The world of Roshar thought it had survived its great cataclysm four millennia ago, but days are slowly counting down for when the next Desolation begins. Brandon Sanderson’s epic fantasy series’ second installment, World of Radiance, brings numerous characters together in the middle of the Shattered Plains as Roshar faces the beginning of the apocalypse as well the rebirth of it’s great heroic warriors that fought to save life.
Although the four main characters are once again front and center, but unlike the previous The Way of Kings it is Shallan Davar who dominates the majority of the book’s narrative either through her own point-of-view, flashbacks, or through the eyes of other major characters. Shallan and Jasnah are headed to the Shattered Plains by ship when it is attacked, Jasnah murdered, and Shallan dissolves the ship to save the crew and herself using her recently discovered Radiant abilities. Shallan continues to learn her new abilities as she travels through the Frostlands towards the Shattered Plain meeting several interesting people including Kaladin and the ringleader of Jasnah’s killers then takes her place as the agent of the group that killed her to learn what they know of the things Jasnah has been studying. Once at the warcamps, Shallan juggles multiple balls that eventually leads her out into the Plains at a critical moment to save the Atheli army.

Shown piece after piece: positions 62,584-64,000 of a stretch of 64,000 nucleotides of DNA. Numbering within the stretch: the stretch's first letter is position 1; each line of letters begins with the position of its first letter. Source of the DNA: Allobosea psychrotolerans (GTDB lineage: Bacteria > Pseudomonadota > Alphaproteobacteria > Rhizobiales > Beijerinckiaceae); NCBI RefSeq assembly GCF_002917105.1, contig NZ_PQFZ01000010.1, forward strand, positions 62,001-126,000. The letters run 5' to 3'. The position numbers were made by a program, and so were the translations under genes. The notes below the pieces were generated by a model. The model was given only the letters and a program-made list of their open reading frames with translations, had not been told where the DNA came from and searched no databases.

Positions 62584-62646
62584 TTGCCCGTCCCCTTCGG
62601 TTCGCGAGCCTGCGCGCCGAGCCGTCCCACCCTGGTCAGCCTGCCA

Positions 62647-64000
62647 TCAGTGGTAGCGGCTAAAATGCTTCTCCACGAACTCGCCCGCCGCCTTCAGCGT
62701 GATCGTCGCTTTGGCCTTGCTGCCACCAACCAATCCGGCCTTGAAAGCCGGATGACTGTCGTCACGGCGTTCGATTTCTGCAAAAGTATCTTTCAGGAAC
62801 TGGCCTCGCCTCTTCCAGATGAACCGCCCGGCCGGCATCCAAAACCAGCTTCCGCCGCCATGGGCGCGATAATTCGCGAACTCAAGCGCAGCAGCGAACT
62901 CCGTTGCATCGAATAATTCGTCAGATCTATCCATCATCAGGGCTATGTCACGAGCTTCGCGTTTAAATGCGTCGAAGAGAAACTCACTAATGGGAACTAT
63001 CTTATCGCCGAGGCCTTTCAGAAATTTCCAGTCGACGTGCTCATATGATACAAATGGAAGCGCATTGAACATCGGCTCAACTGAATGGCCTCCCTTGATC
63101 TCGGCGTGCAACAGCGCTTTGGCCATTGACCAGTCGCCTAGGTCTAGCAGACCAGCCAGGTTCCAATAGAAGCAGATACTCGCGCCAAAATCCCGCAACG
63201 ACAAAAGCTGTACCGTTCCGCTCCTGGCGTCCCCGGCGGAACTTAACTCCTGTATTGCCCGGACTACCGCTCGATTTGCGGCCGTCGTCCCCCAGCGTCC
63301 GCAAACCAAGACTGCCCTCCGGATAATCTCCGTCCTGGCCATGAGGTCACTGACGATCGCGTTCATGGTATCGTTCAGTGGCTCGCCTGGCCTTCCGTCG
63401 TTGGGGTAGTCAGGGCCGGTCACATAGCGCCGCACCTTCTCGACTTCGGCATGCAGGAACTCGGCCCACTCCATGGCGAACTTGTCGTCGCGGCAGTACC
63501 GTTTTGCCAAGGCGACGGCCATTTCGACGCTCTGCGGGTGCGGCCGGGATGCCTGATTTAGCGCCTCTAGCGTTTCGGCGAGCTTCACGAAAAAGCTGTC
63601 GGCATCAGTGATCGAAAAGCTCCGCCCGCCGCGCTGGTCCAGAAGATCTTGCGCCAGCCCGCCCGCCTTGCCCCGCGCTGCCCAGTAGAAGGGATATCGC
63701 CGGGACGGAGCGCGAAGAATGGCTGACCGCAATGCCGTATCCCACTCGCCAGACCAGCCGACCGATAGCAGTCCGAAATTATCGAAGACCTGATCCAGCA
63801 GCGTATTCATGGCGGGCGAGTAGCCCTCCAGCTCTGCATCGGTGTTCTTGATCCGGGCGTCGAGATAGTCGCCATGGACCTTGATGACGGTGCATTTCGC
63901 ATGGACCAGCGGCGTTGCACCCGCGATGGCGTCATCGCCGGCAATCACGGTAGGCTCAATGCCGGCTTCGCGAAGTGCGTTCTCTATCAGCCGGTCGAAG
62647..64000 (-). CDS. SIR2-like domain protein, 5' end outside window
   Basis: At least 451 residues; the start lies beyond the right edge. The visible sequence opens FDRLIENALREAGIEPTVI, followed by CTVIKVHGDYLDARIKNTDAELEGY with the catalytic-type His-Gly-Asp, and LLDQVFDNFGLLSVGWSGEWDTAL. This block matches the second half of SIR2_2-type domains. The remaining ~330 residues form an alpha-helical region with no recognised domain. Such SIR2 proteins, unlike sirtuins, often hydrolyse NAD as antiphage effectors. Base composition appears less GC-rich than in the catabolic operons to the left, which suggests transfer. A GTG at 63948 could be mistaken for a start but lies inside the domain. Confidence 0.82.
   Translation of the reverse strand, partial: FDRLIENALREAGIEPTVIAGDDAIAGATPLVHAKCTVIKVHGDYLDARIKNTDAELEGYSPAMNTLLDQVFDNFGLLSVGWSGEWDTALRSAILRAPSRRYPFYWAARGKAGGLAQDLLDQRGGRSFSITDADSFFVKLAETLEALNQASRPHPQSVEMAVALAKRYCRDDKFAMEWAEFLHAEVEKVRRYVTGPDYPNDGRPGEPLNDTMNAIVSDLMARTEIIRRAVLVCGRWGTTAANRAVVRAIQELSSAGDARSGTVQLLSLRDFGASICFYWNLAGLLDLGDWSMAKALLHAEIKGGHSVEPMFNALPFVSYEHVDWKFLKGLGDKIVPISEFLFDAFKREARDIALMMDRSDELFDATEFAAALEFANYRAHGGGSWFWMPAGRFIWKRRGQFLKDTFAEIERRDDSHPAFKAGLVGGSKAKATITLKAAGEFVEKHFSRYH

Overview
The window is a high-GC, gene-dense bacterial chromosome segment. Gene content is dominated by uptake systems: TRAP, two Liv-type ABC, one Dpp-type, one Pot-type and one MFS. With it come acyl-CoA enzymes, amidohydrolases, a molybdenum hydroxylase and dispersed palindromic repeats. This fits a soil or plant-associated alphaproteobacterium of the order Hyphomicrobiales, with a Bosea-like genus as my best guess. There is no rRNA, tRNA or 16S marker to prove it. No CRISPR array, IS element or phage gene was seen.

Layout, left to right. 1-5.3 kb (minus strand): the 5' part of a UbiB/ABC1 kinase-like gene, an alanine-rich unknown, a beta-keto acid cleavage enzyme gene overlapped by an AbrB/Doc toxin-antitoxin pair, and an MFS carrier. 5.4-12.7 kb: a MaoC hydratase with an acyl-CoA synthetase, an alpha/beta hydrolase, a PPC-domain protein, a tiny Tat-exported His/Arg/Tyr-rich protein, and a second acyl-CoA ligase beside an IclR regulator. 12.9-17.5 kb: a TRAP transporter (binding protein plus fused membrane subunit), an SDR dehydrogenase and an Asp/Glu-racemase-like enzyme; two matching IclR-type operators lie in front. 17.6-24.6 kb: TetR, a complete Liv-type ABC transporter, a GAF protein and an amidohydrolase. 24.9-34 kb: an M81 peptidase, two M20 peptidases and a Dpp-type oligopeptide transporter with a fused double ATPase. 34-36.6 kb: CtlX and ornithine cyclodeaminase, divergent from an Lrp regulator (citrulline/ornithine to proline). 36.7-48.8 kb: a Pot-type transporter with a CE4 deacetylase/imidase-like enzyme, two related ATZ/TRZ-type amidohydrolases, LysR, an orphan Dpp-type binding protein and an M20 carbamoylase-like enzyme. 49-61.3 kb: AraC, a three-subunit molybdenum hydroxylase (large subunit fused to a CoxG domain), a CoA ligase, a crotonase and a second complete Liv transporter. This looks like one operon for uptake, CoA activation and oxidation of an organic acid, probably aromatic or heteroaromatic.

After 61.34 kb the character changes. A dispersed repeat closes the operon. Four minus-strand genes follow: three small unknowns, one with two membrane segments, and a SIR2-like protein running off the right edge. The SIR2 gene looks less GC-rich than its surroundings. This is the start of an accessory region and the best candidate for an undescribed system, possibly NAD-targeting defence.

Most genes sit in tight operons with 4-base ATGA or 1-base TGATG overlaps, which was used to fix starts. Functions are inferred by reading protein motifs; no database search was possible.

Kaladin, Dalinar, and Adolin take up the vast majority of the rest of the book, essentially interacting a lot with one another or with Shallan once she gets to the camps. Kaladin’s is the major secondary arc of the book as he transforms the bridge crews into a guard force to protect Dalinar and his family while also continuing to deal with his issues with lighteyes and the responsibilities of his Radiant powers. Using his new position as Highprince of War, Dalinar along with Adolin attempt to combat the political intrigue of Sadeas and attempt to end the war either through peace or crushing the Parshendi in battle. Interlaced throughout the book are interludes that were dominated by the Parshendi general Eshonai and the Assasin in White, Szeth, whose own arcs help give an epic feel to the overall story while adding to the book’s main narrative flow.
While the length of The Way of Kings and the repetitive descriptions during scenes were my main complaint, Sanderson’s Words of Radiance were and wasn’t the same. The length of the second book is something to give pause (1300+ pages), the repetitive descriptions during the same scenes were cut out and narrative replaced it. Honestly, with more narrative then descriptions the length of the book becomes less noticeable especially once you’re a quarter of the way through the book but it’s always in the back of your mind.
Overall Words of Radiance is a very good book, building upon and improving over its predecessor and setting up anticipating for the read to see where Brandon Sanderson is going to take this series next.